Women

The whole battle of the sexes thing was given fresh impetus by the #MeToo campaign. It started with female actors alleging powerful male film directors had made unwanted sexual advances towards them. It spread from there to the whole of the Western world, affecting all areas of life, especially the workplace. It seems a bit rich that such a campaign originated in Hollywood. The film world has long made its bucks by objectifying women and female actors have often become stars by being so objectified. 

Murray exposes the contradictions inherent in the #MeToo reconfiguration of male/female relationships. It seems that women can be as sexually provocative as they like, shaking their booty and exhorting men to, 'Look at her butt' (N. Minaj). But if men respond to the come on, they are in danger of being exposed as pervy sexual predators. Women have become highly sexualised, yet untouchable. No wonder men are confused as to what the opposite sex wants. Just recently in the UK a rather gauche young man was convicted of sexual assault for touching a woman's arm (here).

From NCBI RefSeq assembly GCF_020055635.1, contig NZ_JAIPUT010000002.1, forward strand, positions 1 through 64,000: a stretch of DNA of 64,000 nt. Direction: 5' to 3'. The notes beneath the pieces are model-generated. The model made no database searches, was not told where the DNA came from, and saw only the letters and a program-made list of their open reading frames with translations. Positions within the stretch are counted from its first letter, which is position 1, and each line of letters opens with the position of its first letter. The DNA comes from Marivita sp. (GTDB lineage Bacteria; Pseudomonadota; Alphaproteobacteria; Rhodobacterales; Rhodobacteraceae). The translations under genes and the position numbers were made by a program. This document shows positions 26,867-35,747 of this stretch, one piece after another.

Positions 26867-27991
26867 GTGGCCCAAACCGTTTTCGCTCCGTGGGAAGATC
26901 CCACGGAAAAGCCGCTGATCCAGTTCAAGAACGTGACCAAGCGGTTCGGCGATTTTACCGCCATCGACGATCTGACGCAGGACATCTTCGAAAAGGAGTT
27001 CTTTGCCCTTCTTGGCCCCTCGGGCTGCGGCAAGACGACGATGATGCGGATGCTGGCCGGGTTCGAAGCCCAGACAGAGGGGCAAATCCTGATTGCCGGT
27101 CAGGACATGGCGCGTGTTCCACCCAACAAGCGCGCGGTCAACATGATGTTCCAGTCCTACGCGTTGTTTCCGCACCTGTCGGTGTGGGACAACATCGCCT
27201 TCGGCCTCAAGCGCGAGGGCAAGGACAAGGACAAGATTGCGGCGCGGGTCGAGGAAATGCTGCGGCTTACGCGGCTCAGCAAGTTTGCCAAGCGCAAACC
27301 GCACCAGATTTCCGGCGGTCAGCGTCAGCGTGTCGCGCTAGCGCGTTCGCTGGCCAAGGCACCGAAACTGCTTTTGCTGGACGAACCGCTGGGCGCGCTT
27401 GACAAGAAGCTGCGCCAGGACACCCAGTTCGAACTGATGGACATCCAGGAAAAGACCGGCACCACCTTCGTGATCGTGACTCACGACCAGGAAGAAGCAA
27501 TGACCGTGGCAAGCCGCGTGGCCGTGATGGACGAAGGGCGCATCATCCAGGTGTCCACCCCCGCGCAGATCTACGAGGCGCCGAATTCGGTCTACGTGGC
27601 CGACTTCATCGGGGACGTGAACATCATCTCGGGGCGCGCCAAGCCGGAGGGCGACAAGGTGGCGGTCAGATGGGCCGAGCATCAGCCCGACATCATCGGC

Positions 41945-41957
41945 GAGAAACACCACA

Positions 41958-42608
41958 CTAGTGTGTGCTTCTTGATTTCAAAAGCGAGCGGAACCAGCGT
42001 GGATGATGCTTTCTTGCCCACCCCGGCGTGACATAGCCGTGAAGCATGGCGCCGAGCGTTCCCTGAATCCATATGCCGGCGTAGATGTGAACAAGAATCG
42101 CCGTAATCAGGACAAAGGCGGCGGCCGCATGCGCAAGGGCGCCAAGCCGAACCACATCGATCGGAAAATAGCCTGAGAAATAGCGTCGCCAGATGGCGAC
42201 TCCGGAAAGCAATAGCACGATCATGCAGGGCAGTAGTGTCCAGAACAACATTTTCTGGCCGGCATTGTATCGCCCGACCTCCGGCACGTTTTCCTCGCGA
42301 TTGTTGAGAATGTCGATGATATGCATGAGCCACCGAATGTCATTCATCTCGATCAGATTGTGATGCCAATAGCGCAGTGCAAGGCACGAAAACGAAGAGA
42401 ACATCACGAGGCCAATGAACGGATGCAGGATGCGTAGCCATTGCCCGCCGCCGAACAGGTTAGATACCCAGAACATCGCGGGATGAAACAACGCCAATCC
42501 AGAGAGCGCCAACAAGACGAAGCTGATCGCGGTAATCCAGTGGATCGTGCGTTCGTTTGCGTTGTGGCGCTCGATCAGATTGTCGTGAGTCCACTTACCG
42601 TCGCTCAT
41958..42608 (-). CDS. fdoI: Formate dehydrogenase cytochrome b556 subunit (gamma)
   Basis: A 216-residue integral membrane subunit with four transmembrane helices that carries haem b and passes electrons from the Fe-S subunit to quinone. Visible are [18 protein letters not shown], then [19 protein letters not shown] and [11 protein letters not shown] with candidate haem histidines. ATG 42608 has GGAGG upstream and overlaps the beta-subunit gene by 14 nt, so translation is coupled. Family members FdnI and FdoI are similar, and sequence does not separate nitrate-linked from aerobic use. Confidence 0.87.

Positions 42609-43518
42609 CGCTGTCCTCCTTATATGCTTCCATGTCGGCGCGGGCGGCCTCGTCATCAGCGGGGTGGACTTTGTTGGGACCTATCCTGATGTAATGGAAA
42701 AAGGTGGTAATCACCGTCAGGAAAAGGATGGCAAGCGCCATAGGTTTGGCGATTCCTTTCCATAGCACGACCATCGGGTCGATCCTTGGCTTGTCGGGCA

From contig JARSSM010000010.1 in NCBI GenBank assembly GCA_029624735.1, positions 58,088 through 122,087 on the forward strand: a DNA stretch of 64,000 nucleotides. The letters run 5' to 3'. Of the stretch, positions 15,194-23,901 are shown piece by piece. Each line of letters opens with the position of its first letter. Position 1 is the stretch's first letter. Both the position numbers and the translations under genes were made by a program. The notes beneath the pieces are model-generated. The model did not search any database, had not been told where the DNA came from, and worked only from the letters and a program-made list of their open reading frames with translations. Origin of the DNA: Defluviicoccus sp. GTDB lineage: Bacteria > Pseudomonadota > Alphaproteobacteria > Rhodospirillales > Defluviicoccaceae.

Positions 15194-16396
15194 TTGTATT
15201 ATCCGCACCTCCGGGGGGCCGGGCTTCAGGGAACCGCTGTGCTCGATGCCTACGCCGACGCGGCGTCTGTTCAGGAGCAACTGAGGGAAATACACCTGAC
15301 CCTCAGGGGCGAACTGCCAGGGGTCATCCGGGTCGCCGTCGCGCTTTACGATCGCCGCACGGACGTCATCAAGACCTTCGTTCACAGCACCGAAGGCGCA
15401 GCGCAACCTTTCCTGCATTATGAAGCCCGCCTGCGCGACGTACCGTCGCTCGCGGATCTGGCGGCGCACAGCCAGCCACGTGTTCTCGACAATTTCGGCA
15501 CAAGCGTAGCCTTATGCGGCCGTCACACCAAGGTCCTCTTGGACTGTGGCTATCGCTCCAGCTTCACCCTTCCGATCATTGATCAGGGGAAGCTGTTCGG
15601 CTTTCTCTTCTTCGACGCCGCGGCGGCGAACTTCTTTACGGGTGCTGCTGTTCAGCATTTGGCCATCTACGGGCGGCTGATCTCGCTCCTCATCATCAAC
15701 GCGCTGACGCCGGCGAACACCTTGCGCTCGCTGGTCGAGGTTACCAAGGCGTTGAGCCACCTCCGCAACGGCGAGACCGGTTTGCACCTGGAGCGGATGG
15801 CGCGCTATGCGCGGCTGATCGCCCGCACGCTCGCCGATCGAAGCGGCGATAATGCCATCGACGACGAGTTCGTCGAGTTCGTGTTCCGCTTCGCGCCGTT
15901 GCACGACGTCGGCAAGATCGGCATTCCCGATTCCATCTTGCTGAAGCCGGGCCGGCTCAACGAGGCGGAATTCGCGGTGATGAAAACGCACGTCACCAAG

In the early 20th century first wave feminists demanded votes for women. In the 1960s second wavers agitated for equal pay and an end to discrimination against women. Both 'waves' achieved their ends. A third wave crashed against the shore in 1990s in which feminists embraced intersectionality. 'Smash the women oppressing Partiarchy' was the cry. Women were located higher up on the scale of righteous victimhood, depending on whether they also belonged to an ethnic minority, or were gay. The fourth wave is described by Murray is 'feminism with apps'. The slightest and most inadvertent semblance of sexism is guaranteed to provoke an enraged social media 'pile on'. Witness what happened to the Nobel prize winning scientist Tim Hunt when he made a lame joke about women getting all weepy in the labs.